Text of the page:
I was very honoured to host a doll sculpting workshop at Doll North, Anime North on Sunday, May 24. It was a spontaneous idea at first, and I was very surprised when Sabrina, staff of Doll North, allowed me to do it! The workshop was 3 hours, and we focused on sculpting doll heads. I met so many wonderful people there, and had very insightful chats with other doll makers as well!
Thank you so much Sabrina for giving the opportunity to do this, and thank you to the participants of this event for being so lovely and so supportive! Also a big thanks to Chloe for being my assistant and taking these pictures throughout the workshop!
I did manage to catch a cold on Saturday though, so I was sniffling and having a fever during the workshop. I felt sort of bad because I was so low energy the entire time, it was probably not the most fun to listen to. The participants were very understanding however, so thank you for that!
Corsets are absolutely gorgeous, but the pattern sketching process is so painful it’s almost not worth it. If you are lazy and hate measurements like me, you will love this method of sketching corsets. Although it is most ideal for corsets, it can also be used to create any type of tight-fitting clothing.
You will need:
- A doll
- Saran wrap
Pick a doll to make the corset for. Since this will be form-fitting, it will need to be the exact doll that you will put the garment on.
I am using a Fairyland Minifee body here.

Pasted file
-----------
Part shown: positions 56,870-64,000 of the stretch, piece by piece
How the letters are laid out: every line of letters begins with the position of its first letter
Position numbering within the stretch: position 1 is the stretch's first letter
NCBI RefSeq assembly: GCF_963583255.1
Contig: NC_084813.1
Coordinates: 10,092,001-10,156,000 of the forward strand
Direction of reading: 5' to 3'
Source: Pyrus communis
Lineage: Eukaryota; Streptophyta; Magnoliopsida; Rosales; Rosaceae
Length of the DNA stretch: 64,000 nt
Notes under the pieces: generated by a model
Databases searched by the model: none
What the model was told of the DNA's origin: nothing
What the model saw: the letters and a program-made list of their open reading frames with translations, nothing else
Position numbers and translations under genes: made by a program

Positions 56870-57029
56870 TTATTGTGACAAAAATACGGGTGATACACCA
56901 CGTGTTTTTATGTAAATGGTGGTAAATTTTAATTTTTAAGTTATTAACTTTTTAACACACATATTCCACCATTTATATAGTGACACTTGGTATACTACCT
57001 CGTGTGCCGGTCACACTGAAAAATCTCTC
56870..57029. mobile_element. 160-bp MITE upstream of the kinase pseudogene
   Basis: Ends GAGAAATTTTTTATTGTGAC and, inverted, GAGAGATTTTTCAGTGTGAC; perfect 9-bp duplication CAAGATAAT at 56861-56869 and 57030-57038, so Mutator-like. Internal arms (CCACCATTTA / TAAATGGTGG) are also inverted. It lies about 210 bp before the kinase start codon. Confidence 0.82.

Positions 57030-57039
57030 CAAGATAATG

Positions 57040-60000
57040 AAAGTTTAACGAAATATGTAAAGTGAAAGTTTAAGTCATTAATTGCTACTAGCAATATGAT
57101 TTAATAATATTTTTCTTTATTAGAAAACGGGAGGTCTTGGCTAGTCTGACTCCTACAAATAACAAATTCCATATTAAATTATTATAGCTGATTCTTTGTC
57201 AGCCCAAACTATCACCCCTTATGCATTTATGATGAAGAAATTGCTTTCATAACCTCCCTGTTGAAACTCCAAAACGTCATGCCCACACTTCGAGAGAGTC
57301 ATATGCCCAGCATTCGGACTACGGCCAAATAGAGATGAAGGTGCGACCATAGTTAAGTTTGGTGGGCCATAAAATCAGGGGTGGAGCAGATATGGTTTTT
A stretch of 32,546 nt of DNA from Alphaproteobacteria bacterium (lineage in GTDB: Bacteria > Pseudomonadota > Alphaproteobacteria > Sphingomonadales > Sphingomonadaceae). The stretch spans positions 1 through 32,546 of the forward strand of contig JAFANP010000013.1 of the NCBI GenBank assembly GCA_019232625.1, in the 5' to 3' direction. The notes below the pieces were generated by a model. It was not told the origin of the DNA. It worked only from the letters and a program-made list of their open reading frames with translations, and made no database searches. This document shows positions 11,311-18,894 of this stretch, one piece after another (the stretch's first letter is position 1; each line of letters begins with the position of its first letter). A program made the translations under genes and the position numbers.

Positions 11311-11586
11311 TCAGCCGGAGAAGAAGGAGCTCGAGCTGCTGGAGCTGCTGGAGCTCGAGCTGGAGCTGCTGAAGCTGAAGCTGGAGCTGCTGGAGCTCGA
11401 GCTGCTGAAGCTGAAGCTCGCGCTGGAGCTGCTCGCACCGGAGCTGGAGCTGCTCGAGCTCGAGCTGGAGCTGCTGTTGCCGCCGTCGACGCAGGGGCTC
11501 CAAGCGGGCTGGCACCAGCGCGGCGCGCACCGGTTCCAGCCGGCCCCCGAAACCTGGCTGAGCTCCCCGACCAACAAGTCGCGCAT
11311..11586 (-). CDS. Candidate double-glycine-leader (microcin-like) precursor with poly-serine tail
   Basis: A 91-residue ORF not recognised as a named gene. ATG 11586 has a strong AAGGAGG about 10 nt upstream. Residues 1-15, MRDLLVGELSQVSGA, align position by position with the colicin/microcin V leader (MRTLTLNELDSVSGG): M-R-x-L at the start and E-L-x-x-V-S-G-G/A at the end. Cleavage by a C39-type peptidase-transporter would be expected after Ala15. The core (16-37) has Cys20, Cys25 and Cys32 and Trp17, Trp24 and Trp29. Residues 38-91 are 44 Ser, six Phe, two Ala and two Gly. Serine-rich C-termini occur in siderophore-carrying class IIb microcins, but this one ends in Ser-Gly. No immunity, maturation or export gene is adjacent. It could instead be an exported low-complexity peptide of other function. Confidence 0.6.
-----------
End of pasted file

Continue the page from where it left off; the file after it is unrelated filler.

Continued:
Wrap the body in saran wrap.
Wrap the body in tape. Scotch tape is idea (what I’m using here), but other types of tape will work as well. Cover a slightly larger area than where the clothing will be covering. Try to follow the curvature of the body, using smaller pieces of tape where the curves are more defined. Also make sure to tape in different directions so the whole thing would not fall apart when it is removed from the doll.
Sketch your corset on the tape. Start with the outline, then make out the center front line and the center back line. Next, mark divisions on the breast area. You would need to make cut lines where ever there are defined curves (i.e. chest and waist).
Cut along the center back seam to remove the tape structure from the doll. Then, cut along the outline of the corset. Try it on the doll to check how it looks, and when satisfied, cut along the center front seam to split the corset in half. Take the better looking half and separate that into more pieces by following the lines drawn previously. It is a good idea to number the pieces in order since they tend to look quite similar when cut into smaller pieces.
Trace the tape pieces onto paper, or whatever you prefer to create patterns on. I am using cue cards here because I like the stiffness of them. Add seam allowance. I chose to trace it once, but you can also flip the pieces over and trace again to get the other half of the corset so you do not have to flip the pattern when cutting the fabric later on, but this is completely up to you.